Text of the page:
In a decent-sized saucepan, melt the butter along with the sugars, golden syrup, treacle or molasses, cloves, cinnamon and ground ginger. In a cup dissolve the bicarbonate of soda in the water. Take the saucepan off the heat and beat in the eggs, milk and bicarb in its water. Stir in the flour and cocoa and beat with a wooden spoon to mix. Fold in the chocolate chips, pour into the lined tin and bake for about 45 minutes until risen and firm. It will be slightly damp underneath the set top and that's the way you want it.
Remove to awire rack and let cool in the tin. Once cool, get on with the icing.
Sieve the icing sugar. In a heavy-based saucepan heat the butter, cocoa and ginger ale. Once the butter's melted, whisk in the icing sugar. Lift the chocolate gingerbread out of the tin and unwrap the paper. Pour over the icing just to cover the top and cut into fat slabs when set.
GEORGIAN STUFFED CHICKEN
I am never so innocently happy as when making roast chicken. This is a more work-intensive take on it, but the supreme dish for a feast: the bronze-breasted, crisp-skinned birds come to the table bursting with their sour-sweet rice stuffing. As I’ve said about turkey, in a very primitive way, the stuffing is meant to remind us of the fullness of life, which is what a feast essentially celebrates.
The rice stuffing takes on a deep savoury meatiness as it absorbs more flavour than you ever thought a chicken could have, but the only problem is you don’t get much more than a spoonful or two per person like this. You do lose some flavour, but it’s worth cooking a batch of the rice mixture in a saucepan, too, in which case use chicken stock (mine is, as ever, concentrated-instant not freshly made, though fresh organic stock from a supermarket tub would be a wonderful alternative) rather than water as you need to oomph up flavour. And when the rice in the pan is cooked, fork in a little butter as you add the parsley, sprinkling with more parsley and a few toasted pinenuts in the serving dish.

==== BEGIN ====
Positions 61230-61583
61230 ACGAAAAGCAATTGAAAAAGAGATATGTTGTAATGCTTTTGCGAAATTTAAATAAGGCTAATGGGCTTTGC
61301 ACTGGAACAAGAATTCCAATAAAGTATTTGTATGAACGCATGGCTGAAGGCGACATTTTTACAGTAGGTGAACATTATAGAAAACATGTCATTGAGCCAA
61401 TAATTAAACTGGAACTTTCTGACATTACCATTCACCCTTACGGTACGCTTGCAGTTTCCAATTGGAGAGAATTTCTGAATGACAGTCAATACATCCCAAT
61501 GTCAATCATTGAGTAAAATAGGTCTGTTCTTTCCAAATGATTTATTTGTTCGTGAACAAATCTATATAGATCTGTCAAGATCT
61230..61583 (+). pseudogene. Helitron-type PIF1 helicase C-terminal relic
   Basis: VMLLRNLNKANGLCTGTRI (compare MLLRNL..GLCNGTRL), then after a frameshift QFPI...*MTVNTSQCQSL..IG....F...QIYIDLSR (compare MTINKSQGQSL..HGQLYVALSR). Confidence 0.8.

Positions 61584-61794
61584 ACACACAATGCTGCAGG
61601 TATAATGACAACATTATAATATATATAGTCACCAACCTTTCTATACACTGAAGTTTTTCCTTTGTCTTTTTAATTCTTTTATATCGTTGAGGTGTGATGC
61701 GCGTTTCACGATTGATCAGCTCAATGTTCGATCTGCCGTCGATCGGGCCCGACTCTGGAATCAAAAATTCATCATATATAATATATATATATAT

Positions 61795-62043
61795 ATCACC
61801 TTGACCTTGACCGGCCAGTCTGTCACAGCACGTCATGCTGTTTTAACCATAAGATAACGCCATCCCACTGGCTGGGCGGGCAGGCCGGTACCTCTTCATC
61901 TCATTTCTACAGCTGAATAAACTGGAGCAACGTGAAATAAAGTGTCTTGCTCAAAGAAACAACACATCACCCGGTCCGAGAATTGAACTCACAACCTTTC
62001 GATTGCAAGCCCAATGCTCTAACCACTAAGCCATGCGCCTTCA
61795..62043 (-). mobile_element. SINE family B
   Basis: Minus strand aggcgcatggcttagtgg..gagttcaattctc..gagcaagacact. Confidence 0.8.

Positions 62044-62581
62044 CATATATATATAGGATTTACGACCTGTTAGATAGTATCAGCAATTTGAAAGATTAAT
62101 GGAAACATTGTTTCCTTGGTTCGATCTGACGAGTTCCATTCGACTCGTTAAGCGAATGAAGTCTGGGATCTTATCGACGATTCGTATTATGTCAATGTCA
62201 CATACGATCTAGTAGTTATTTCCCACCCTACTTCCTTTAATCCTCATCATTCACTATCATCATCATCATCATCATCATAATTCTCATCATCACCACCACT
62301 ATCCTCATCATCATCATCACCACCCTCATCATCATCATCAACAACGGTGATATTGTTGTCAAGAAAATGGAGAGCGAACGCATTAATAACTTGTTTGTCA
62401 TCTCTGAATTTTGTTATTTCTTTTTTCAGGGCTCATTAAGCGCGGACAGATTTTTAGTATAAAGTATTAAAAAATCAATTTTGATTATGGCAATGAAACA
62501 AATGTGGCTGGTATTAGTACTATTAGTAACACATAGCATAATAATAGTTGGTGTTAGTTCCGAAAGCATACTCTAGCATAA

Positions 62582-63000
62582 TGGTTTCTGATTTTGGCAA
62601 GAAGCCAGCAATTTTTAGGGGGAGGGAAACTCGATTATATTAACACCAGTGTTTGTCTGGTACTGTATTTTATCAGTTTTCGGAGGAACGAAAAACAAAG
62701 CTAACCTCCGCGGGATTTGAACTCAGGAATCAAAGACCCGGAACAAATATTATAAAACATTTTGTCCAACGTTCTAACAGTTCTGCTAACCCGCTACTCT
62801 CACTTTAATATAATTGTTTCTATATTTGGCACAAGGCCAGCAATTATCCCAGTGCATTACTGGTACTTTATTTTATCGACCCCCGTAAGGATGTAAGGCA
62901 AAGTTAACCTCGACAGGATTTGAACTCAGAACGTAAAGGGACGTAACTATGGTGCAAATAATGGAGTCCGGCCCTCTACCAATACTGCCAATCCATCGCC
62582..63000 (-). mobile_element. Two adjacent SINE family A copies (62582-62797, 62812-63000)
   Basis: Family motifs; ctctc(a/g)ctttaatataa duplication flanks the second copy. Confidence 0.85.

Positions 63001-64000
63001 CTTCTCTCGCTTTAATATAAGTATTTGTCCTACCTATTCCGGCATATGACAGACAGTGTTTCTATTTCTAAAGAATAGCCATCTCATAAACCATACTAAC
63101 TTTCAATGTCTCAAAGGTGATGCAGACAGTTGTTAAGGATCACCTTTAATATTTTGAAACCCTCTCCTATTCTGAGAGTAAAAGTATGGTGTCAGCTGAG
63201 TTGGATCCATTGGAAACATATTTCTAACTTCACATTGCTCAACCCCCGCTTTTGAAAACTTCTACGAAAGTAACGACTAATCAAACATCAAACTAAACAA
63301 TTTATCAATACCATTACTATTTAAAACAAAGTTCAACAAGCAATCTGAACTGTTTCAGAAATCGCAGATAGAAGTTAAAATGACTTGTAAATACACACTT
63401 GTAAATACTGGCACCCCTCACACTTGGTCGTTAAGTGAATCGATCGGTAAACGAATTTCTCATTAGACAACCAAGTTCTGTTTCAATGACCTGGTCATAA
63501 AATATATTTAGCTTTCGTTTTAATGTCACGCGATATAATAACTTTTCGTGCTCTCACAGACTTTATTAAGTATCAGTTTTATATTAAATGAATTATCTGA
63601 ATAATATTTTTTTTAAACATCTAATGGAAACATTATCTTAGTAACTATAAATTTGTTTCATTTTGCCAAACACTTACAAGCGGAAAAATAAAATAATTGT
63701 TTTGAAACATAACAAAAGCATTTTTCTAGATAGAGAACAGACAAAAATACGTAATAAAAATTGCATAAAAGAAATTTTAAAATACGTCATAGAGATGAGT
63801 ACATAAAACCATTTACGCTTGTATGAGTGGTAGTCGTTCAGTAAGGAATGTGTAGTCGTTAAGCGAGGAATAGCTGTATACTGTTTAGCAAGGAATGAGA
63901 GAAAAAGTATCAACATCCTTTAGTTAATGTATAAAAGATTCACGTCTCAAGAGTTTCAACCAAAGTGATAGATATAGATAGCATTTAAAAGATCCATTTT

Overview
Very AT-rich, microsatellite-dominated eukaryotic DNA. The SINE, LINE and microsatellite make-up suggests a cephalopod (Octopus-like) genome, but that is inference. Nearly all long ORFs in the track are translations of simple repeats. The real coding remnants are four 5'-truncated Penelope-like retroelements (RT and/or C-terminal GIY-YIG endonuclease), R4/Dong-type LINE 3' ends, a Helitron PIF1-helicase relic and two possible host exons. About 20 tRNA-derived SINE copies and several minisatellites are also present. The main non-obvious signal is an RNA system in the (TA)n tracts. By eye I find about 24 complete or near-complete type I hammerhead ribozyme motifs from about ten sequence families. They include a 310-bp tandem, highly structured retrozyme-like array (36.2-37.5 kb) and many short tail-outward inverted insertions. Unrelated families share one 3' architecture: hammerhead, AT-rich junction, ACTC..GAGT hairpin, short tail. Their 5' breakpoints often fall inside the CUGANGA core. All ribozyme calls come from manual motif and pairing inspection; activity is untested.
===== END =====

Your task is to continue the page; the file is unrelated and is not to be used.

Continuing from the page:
Please don’t feel this Georgian stuffed chicken must be cooked only as a part of the full-on feast. I don’t deny it’s particularly good with the beetroot and beans on pages 313 and 315, neither of which could remotely be called quick everyday recipes, but without the cheesebread and melon beforehand, this makes a fabulous weekend lunch that wouldn’t be ludicrously exhausting to make. Especially since the beetroot can be wrapped in foil and roasted the night before as you veg out in front of the TV, leaving you with a not too labour-intensive morning ahead and a lunch that’s really worth inviting people to.
As part of a feast, though, no part of this meal requires defence or apology for the work involved. A feast demands concentrated effort and there is no point embarking on one unless you take a policy decision to enjoy the bustling preparations. This may not be possible very often, but when it is, try and go with it. If you choose to cook, it can, in the right frame of mind, feel like a devotional activity, a way to celebrate being alive; if you’re forced into it, then it’s drudgery.
Serves 8 2 x 2.25kg chickens
30g soft butter
FOR THE STUFFING
60g butter (plus fat from inside the chicken cavity)
2 cloves garlic
200g basmati rice
80g dried sour cherries, roughly chopped
4 tablespoons chopped parsley
For the stuffing, melt butter along with any gobbets of fat from the chicken’s cavity in a wide saucepan (one that has a lid). Process or finely chop the onion and garlic, and add to the pan with the butter, frying over a medium heat until the onion softens and begins to colour.
Discard bits of the rendered chicken, add the rice and chopped cherries, and give everything a good stir so that the rice becomes slicked with the fat. Add the water and a sprinkling of salt and bring to the boil, then clamp on the lid and cook at the lowest heat possible for 15 minutes. While the rice is cooking, preheat your oven to gas mark 7/220°C. When the rice is ready, by which I mean, all the water will be absorbed and the rice be more or less cooked, fork through the chopped parsley and season with salt and pepper.
Spoon the cherry-studded rice into the cavities of both chickens, and secure the openings with two or three cocktail sticks. The easiest way to do this is to pinch together the flaps of skin from each side of the cavity and make a stitch to hold them with a cocktail stick.
Rub the secured chickens with the butter and roast in the oven for 1 1/2—2 hours. The skin should be golden and crispy and the meat cooked through; test by piercing the bird between thigh and body and if juices run clear, the chicken’s ready. The reason why the chickens take longer than you would normally give them is twofold: in the first instance, the rice stuffing impedes the flow of hot air; in the second, having two birds in the oven tends to make each take longer to brown.
Pull out the cocktail sticks and let the chickens rest before carving.